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21. Edward Heath realized that to become closer to Europe he needed to be further from the United States, so he downplayed the Special Relationship that had long knitted the two nations together.

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22. Edward Heath refused to allow US intelligence gathering from British bases in Cyprus, resulting in a temporary halt in the US signals intelligence tap.

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23. Edward Heath stated that the Selsdon weekend only reaffirmed policies that had actually been evolving since he became leader of the Conservative Party.

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24. Edward Heath became the Conservatives' youngest leader and retained office after the party's defeat in the general election of 1966.

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25. On the announcement of Eden's resignation, Edward Heath submitted a report on the opinions of the Conservative MPs regarding Eden's possible successors.

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26. Edward Heath made his maiden speech in the House of Commons on 26 June 1950, in which he appealed to the Labour Government to participate in the Schuman Plan.

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27. Edward Heath joined a team under Alison Munro tasked with drawing up a scheme for British airports using some of the many World War II RAF bases, and was specifically charged with planning the home counties.

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28. Edward Heath joined the Honourable Artillery Company as a Lieutenant-Colonel on 1 September 1951, in which he remained active throughout the 1950s, rising to Commanding Officer of the Second Battalion; a portrait of him in full dress uniform still hangs in the HAC's Long Room.

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29. Edward Heath participated as an Adjutant in the Normandy landings, where he met Maurice Schumann, French Foreign Minister under Pompidou.

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30. Edward Heath spent late 1939 and early 1940 on a debating tour of the United States before being called up.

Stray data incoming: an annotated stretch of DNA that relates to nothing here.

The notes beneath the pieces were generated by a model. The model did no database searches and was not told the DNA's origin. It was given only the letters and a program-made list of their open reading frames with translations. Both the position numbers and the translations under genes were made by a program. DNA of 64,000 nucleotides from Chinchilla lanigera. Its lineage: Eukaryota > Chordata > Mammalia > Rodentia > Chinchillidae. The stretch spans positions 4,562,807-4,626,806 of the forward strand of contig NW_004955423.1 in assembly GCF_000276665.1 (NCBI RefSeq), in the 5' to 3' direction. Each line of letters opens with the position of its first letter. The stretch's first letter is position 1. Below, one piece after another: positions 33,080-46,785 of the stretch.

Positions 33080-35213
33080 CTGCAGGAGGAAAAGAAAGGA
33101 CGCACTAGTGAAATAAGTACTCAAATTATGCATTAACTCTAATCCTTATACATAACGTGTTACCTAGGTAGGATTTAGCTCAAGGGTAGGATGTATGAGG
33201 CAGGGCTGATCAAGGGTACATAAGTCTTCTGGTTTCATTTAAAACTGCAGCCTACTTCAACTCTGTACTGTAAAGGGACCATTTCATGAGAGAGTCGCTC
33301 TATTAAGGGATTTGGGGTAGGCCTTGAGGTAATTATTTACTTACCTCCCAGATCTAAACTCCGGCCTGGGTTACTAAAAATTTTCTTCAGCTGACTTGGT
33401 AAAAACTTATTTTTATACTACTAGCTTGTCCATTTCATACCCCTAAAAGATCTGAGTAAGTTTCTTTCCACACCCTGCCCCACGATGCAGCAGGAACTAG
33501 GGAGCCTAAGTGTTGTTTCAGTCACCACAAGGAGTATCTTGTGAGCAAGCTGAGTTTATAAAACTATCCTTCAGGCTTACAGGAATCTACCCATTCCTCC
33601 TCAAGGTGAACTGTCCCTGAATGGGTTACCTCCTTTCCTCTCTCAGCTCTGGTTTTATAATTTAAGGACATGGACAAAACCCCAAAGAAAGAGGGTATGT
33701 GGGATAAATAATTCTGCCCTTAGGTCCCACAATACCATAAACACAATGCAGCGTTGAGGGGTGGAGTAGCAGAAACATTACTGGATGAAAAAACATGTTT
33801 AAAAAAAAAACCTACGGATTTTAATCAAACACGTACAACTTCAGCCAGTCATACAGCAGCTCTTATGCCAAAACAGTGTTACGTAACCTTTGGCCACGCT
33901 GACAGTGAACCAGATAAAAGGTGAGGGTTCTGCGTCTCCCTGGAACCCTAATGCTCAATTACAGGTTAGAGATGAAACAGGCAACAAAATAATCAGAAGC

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31. In his final year Edward Heath was President of Balliol College Junior Common Room, an office held in subsequent years by his near-contemporaries Denis Healey and Roy Jenkins, and as such was invited to support the Master of Balliol Alexander Lindsay, who stood as an anti-appeasement 'Independent Progressive' candidate against the official Conservative candidate, Quintin Hogg, in the 1938 Oxford by-election.

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32. Edward Heath was educated at Chatham House Grammar School in Ramsgate, and in 1935 with the aid of a county scholarship he went up to study at Balliol College, Oxford.

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33. Edward Heath resigned as Prime Minister after trying in vain to form a coalition with the Liberal Party.

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34. Edward Heath eventually called an election for February 1974 to obtain a mandate to face down the miners' wage demands, but this instead resulted in a hung parliament in which the Labour Party, despite gaining fewer votes, had four more seats than the Conservatives.

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35. Edward Heath tried to curb the trade unions with the Industrial Relations Act 1971, and hoped to deregulate the economy and make a transfer from direct to indirect taxation.

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36. Edward Heath became Prime Minister after winning the 1970 general election.

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37. Edward Heath was elected leader of the Conservative Party in 1965; he retained that position despite losing the 1966 general election.